If you are unable to attend Friday’s performance, do not fret. Several more dates, including both evening and matinee stagings, are scheduled over the next three weeks. For the full show schedule and ticket prices, visit the Ole Miss Theatre website. Tickets are also available at the Student Union Box Office.

To encourage discussion of issues presented in the play, “Multidisciplinary Conversations Surrounding “Clybourne Park,'” a three-part “lunch and learn” lecture series has been organized with the cooperation of several different academic departments across campus. Attendees get a free lunch and the speakers will discuss topics raised by “Clybourne Park” with the hope of educating and promoting conversation in the community.

Michael Barnett, UM chair and associate professor of theatre arts, spearheaded the project.

“It is our goal to encourage an ongoing conversation around the issues that are presented in the play,” Barnett said. “Through the lecture series, the community will be able to see how these issues that are struggled with on stage are impacting people all over the country, and right here in north Mississippi.

“Through this collaboration, we hope that we will be able to reach a broader audience and expand the exploration of these themes beyond the theater.”

The first speaker is John Green, director of the UM Center for Population Studies. Green’s lecture, “Exploration of the Social and Community Factors Associated with Gentrification in Global and Local Contexts,” is set for noon Sept. 30 in Meek Hall Auditorium.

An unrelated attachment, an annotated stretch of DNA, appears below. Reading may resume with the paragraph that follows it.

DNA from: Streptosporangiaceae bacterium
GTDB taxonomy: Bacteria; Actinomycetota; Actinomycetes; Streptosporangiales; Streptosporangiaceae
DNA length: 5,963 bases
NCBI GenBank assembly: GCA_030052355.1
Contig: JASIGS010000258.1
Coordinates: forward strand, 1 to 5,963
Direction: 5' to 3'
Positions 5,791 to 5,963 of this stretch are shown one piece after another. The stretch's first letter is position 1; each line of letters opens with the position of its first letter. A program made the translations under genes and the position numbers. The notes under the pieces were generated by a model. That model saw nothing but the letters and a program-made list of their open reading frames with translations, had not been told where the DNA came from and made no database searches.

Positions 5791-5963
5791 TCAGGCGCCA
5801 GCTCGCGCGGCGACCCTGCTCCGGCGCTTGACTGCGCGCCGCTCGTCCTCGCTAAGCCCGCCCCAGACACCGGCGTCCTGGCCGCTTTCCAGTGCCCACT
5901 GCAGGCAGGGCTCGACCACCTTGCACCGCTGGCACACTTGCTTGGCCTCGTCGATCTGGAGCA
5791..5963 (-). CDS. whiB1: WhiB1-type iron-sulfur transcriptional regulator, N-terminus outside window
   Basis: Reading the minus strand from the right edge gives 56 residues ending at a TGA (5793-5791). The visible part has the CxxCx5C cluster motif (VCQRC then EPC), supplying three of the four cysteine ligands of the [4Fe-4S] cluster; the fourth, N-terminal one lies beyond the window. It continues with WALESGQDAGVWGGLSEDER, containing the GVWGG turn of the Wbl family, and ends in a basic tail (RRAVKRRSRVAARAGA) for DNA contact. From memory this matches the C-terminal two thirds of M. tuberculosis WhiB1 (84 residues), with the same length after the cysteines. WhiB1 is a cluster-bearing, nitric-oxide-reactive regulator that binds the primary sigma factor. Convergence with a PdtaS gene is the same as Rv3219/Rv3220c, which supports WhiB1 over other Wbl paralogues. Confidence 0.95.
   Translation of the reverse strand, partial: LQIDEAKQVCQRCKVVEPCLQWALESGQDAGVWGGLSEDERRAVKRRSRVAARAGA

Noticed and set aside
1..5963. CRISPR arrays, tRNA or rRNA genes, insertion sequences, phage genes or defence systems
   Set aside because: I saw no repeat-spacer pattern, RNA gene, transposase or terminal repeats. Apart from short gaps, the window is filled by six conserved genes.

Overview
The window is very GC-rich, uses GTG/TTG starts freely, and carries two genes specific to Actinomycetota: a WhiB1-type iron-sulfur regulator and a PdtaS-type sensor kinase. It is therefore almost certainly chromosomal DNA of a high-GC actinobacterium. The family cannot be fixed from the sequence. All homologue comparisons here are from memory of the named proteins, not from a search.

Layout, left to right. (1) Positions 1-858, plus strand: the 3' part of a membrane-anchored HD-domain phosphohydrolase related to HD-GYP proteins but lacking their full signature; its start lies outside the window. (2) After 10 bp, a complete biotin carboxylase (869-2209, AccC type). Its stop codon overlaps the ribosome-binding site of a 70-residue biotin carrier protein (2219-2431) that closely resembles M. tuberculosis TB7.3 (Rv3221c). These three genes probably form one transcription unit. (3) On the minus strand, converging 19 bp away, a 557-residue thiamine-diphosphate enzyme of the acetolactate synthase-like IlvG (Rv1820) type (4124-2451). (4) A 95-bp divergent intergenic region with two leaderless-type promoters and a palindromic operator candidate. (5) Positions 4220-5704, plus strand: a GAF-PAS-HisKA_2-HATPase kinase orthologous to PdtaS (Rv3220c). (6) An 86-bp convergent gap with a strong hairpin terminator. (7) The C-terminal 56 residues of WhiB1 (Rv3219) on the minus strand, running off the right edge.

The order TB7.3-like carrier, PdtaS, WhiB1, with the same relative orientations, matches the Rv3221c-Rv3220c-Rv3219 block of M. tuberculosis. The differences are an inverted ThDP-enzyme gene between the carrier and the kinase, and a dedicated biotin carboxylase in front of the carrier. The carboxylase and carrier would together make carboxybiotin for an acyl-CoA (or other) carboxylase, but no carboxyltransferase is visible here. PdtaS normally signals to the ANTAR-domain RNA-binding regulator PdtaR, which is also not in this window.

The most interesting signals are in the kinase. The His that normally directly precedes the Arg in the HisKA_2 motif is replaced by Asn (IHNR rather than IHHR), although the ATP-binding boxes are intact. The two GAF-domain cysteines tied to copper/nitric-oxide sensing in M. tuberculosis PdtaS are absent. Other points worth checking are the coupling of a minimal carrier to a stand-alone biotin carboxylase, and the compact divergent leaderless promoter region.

Next up is Rebecca Marchiel, a UM assistant professor of history. Her lecture, “From Panic Peddling to Gentrification: Clybourne Park in Historical Perspective,” is slated for noon Oct. 5 in Meek Hall Auditorium.

The final speaker of the series is Jennifer Stollman, academic director of the university’s William Winter Institute for Racial Reconciliation. Stollman’s lecture, “Clybourne Park and Community: A Contemporary Dialogue Around Equity and Residential Spaces,” is scheduled for 12:30 p.m. Oct. 11 in the Winter Institute, on the third floor of Lamar Hall.

The lectures are free and open to the public; however, space is limited. To reserve a seat, email theatre@olemiss.edu.

UM Choir Contributes to World Day of Peace

Concert singers videotaped performance, sang on live stream for global telecast

Stella Mbugua and the University of Mississippi Concert Singers take part in a worldwide performance for World Peace Day. The choir's performance in Paris-Yates Chapel was live-streamed on the internet. Photo by Robert Jordan/Ole Miss Communications

Stella Mbugua and the University of Mississippi Concert Singers take part in a worldwide performance for World Peace Day. The choir’s performance in Paris-Yates Chapel was live-streamed on the internet. Photo by Robert Jordan/Ole Miss Communications

OXFORD, Miss. – As World Day of Peace was observed around the globe Wednesday (Sept. 21), the University of Mississippi Concert Singers joined their voices as part of a worldwide choral cry for peace that live-streamed on the internet.

Led by Don Trott, director of choral activities, the 50-member group participated in a worldwide effort to promote peace through the singing of a South African song titled “Ukuthula,” which translates into “peace.”